Austrian Airlines’ catering partner Do&Co has even opened a last-minute ordering desk at Vienna Airport where passengers can pre-order their meal up to just one hour before the departure of their flight.

Onboard picnic
Looking to take a (small) piece of the revenues that airlines generated with their buy-on-board F&B offerings, London Heathrow Airport has introduced a buy-before-you board initiative that offers passengers an ‘on-board picnic’ dining option where they can bring a bespoke ‘hamper’ (British for a meal takeaway box) with them on their flight.

The Daily Mail reports that the move from Heathrow comes after figures reveal about 20 per cent of passengers snub plane food, bringing their own airport-bought snacks on board a flight instead. A survey by the airport also showed that 70 percent of (British) passengers want flexibility about when they eat during their flight.

Available from all restaurants at Heathrow
Introduced by Gordon Ramsey’s Plane Food at Heathrow T5 a few years ago – and expanded earlier this year to some 70 restaurants – the service is now available at all of Heathrow’s 118 restaurants across its five terminals, which range from from chain cafés such as Pret a Manger and EAT, to restaurants including Heston Blumenthal’s The Perfectionist Café and Gordon Ramsay’s Plane Food, as well as Caviar House and The Gorgeous Kitchen. Read full article »

India’s low-cost carriers get creative with their buy-on-board food packaging

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By Raymond Kollau, airlinetrends.com

Along with basic objectives such as protection, preservation and convenience, attractive and fun packaging appeals to consumers’ emotions and brings a product alive, while clever packaging can also convince consumers to try something new just because of the way it looks.

As airlines are starting to approach the passenger experience in a more holistic way, they are also starting to pay attention to details such as the packaging of meals and drinks as an extension of their brand.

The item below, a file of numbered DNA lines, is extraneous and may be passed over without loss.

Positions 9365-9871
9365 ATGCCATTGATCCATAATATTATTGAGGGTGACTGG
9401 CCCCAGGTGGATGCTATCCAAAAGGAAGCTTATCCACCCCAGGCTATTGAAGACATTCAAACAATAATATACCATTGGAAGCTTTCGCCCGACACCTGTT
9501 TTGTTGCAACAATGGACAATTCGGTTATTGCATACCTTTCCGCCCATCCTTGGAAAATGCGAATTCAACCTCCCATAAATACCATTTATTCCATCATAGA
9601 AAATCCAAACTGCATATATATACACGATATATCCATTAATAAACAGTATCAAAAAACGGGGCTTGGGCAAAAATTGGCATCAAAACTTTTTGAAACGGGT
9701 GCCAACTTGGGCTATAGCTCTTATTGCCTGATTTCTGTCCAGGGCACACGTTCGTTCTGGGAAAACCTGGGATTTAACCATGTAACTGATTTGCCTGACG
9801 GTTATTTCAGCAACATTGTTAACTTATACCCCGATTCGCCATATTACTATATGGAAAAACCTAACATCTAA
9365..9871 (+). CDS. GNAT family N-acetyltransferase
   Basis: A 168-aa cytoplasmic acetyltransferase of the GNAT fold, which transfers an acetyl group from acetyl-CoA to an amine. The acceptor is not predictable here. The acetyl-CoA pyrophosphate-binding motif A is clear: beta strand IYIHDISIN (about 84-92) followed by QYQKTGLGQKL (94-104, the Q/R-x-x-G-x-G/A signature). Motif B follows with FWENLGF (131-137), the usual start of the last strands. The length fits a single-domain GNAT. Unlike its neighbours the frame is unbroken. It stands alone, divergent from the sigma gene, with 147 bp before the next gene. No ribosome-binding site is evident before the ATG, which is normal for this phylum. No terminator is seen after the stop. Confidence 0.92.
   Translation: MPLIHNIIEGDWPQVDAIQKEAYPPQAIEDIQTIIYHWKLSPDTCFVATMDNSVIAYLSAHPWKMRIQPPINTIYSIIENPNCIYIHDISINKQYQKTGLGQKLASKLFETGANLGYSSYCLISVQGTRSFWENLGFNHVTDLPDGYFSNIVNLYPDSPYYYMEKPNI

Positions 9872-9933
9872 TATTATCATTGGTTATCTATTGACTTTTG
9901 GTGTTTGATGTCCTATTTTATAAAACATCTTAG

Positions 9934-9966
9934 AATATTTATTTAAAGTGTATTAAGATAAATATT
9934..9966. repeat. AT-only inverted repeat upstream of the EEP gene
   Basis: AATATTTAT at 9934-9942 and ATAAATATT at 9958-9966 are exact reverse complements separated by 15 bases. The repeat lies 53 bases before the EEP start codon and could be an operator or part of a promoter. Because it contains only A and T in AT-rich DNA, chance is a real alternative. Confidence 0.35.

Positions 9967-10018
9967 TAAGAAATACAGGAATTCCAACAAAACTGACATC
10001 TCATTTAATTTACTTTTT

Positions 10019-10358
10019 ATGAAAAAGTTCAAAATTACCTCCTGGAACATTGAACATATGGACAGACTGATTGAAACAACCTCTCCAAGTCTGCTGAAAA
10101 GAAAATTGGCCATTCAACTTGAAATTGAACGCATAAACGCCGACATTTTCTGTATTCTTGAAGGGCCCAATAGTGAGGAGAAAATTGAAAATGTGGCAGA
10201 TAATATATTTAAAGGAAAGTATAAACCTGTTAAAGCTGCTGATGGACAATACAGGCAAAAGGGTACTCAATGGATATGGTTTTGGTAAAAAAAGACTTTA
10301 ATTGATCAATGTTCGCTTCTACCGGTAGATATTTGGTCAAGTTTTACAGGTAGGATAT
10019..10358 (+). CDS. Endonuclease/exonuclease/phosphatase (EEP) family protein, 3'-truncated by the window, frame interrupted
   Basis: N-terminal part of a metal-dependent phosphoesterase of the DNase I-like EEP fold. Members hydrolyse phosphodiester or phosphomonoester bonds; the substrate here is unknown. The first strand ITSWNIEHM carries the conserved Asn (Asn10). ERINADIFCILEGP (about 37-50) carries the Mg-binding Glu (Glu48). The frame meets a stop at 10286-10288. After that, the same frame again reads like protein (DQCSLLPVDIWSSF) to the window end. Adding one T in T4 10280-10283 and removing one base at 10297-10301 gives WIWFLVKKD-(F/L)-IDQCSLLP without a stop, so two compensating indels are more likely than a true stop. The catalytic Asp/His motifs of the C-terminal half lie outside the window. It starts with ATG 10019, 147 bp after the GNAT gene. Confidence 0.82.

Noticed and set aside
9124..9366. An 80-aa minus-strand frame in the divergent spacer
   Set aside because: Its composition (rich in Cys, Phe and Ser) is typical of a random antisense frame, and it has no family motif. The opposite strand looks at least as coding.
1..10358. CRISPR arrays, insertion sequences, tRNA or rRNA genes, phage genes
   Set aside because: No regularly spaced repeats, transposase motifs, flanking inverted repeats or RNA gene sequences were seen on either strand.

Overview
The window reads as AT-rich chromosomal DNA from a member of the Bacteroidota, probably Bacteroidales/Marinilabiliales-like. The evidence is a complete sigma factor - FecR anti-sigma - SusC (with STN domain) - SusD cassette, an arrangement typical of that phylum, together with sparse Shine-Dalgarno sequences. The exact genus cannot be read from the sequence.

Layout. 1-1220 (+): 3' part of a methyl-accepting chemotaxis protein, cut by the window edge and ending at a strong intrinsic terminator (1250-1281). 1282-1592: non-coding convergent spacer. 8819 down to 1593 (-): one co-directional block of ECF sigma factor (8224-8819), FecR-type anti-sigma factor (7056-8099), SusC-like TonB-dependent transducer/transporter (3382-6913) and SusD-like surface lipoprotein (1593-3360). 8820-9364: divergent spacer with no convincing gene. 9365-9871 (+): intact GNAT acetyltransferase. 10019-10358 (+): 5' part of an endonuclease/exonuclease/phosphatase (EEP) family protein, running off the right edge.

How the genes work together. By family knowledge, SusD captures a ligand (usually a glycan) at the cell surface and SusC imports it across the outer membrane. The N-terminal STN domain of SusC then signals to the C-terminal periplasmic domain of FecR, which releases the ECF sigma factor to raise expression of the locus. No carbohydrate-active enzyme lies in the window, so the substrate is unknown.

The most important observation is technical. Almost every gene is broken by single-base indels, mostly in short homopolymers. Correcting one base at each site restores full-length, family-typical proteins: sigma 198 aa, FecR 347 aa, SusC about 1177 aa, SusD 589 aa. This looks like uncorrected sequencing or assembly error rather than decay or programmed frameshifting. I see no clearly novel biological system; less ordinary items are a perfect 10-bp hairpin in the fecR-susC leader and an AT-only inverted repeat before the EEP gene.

Or as Travel + Leisure magazine put it recently: “From hyper-local delicacies to iconic sweets, the best in-flight snacks deliver a sense of place, express an airline’s personality—and make a tasty souvenir.”

Adds Nikos Loukas of airline food website InflightFeed, “Airline food packaging needs to be fun and engage the customer during the meal service, it gives them something to think about but can also work as inflight entertainment.”

Two great examples of attractive and fun food packaging can be found in India, where low-cost carriers JetKonnect and IndiGo have come up with quirky buy-on-board ranges.

JetKonnect
Mumbai-based JetKonnect, the low-cost subsidiairy of Jet Airways, has hired local ad agency Grandmother to make plane food something passengers might actually want to eat, via fun packaging that features Indian touches.

Each item on the buy-on-board menu tells a different story of the ‘love’ for food. For example, the packaging of the savoury pastry samosas is the tale of ‘Sam’ meeting ‘Hosa’, while a tin of nuts features ‘Dr. Nutman.’ The cookie packet is an ode to a robber, and features the words ‘chor-police’ (robber-cop in Hindi). Stories featuring each of the characters are printed on the colorful packets.

According to Grandmother, JetKonnect approached the agency to reinvent its entire line of on-board perishable and non-perishable products. Since the packaging system involved multiple products in different materials, the agency invented a story that would tie all products into one umbrella story that would engage, educate and inform, all the while making food fun and and enjoyable.

Or as Grandmother puts it: “Value is being surprised and delighted when you least expect it. Why should packaging be static? Why can’t it be a story in itself? Can it make someone read before grabbing a bite?”
Read full article »

South African LCC kulula partners with Unilever to surprise passengers with free meal

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By Raymond Kollau, airlinetrends.com

It is a well-known fact that the reason airplane food is often bland or boring is partly due to the pressurized airplane environment and the cool, dry cabin air, which dulls passengers’ tastebuds and leaves them with a muted perception of salty and sweet.

Kulula.com x Robertsons ‘SkyDine’
Combining several onboard hospitality trends – such as the growing number of airlines that organize ‘micro-events’ up in the air in order to put an original twist to the flight, the rise of brand collaborations to improve the passenger experience, and the popularity of generosity as a marketing tactic – South African LCC kulula.com and Unilever-owned Robertsons Herbs and Spices recently surprised unsuspecting kulula.com passengers on flights from Johannesburg to Cape Town with a three-course fine dining experience courtesy of Robertsons Spices.